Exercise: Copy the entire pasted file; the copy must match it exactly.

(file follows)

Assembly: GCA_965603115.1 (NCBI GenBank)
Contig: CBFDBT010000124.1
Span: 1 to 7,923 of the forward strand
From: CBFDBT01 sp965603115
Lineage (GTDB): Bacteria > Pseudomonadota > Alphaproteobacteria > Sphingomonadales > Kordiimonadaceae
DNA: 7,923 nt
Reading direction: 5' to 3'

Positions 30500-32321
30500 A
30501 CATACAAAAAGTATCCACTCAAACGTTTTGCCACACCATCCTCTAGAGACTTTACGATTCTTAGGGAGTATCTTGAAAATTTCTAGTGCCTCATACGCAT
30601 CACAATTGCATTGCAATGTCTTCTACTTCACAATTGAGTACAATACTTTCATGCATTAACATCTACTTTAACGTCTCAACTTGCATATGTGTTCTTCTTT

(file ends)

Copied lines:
Assembly: GCA_965603115.1 (NCBI GenBank)
Contig: CBFDBT010000124.1
Span: 1 to 7,923 of the forward strand
From: CBFDBT01 sp965603115
Lineage (GTDB): Bacteria > Pseudomonadota > Alphaproteobacteria > Sphingomonadales > Kordiimonadaceae
DNA: 7,923 nt
Reading direction: 5' to 3'

Positions 30500-32321
30500 A
30501 CATACAAAAAGTATCCACTCAAACGTTTTGCCACACCATCCTCTAGAGACTTTACGATTCTTAGGGAGTATCTTGAAAATTTCTAGTGCCTCATACGCAT
30601 CACAATTGCATTGCAATGTCTTCTACTTCACAATTGAGTACAATACTTTCATGCATTAACATCTACTTTAACGTCTCAACTTGCATATGTGTTCTTCTTT